Genetic tests: the diagnosis of KCNQ2 is finally made by means of molecular genetic tests. this can be done by examining only the potassium channel gene or by a genetic test that looks for mutations in a number of genes associated with childhood epilepsy, or even the entire genome or exome, which screen for all or almost all geniuses.

Standard therapies

Treatment decisions may require the coordinated efforts of a team of specialists. Pediatricians, neurologists, developmental pediatricians and / or other healthcare professionals may need to systematically and comprehensively plan the treatment of an affected child.

In some cases, it is possible that treatment with anticonvulsant drugs can help reduce or control various types of seizure activity associated with KCNQ2. Anticonvulsant drugs have many different mechanisms of action and it is not entirely clear which drugs are best for KCNQ2. Some reports suggest that children respond better to drugs that affect the way sodium or potassium ions flow into nerve cells; however, the number of children evaluated in these studies may be too small to draw these conclusions. In practice, seizures are treated with a wide range of different drugs, most often in combination, in children with KCNQ2. If the seizures are unresponsive to medication, other treatments including diets, devices, and specialized surgeries may be considered.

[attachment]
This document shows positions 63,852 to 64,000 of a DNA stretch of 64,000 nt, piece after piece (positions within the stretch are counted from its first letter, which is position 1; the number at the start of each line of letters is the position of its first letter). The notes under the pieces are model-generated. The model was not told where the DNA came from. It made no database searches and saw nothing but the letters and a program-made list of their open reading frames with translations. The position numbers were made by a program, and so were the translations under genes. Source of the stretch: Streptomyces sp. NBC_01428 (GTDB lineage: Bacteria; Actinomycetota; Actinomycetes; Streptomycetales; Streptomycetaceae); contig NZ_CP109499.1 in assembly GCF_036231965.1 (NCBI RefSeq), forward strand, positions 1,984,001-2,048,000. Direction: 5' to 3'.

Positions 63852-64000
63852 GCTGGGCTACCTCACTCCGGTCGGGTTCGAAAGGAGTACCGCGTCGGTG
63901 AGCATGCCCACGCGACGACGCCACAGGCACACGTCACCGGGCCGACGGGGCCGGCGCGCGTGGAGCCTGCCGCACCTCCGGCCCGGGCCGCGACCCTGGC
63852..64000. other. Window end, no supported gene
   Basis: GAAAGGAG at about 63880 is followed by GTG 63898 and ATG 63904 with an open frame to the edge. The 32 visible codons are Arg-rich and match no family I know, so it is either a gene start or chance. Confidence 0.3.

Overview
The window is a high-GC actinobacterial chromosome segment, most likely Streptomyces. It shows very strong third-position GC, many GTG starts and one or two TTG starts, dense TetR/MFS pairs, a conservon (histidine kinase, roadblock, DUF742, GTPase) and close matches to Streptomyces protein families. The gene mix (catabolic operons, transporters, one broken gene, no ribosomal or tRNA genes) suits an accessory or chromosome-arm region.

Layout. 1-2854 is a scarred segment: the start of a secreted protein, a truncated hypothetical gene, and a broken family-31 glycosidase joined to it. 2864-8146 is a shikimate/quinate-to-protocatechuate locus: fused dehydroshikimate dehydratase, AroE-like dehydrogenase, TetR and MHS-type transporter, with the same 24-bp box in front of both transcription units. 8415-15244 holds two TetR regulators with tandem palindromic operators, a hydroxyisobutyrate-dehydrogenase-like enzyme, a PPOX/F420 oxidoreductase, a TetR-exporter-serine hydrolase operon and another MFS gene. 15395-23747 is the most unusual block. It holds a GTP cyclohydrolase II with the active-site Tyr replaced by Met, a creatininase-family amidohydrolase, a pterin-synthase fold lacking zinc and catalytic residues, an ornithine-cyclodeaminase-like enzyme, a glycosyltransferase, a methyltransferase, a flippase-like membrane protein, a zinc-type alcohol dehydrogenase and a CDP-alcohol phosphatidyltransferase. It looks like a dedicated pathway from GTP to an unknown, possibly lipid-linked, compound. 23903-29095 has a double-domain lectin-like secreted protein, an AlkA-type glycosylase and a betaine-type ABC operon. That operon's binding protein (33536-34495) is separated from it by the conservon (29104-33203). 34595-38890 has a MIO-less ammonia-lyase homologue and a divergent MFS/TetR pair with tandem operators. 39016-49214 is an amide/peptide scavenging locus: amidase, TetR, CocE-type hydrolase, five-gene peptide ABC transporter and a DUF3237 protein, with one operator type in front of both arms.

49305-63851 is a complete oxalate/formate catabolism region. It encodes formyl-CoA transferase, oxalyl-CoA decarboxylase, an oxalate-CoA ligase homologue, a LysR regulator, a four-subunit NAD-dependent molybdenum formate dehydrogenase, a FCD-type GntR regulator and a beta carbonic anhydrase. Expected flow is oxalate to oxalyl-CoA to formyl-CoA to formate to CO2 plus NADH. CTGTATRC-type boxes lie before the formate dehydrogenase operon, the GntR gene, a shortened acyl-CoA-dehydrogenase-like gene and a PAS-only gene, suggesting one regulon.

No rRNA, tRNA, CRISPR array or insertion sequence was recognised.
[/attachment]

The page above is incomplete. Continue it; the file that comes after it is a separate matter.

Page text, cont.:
Genetics in KCNQ2

KCNQ2 is caused by a mutation in the KCNQ2 gene, located on chromosome 20.

Chromosomes: Chromosomes are found in the nucleus of human cells and carry the genetic information for each individual. Cells in the human body normally have 46 chromosomes in each cell. Human chromosome pairs numbered 1 to 22 are called autosomes, in addition to the sex chromosomes, which are designated X and Y (males have one X and one Y chromosome and females have two X chromosomes). Each chromosome has a short arm designated "p" and a long arm designated "q". Each chromosome is further subdivided into many numbered bands. For example, "chromosome 11p13" refers to band 13 on the short arm (p) of chromosome 11. The numbered bands specify the location of the thousands of genes on each chromosome.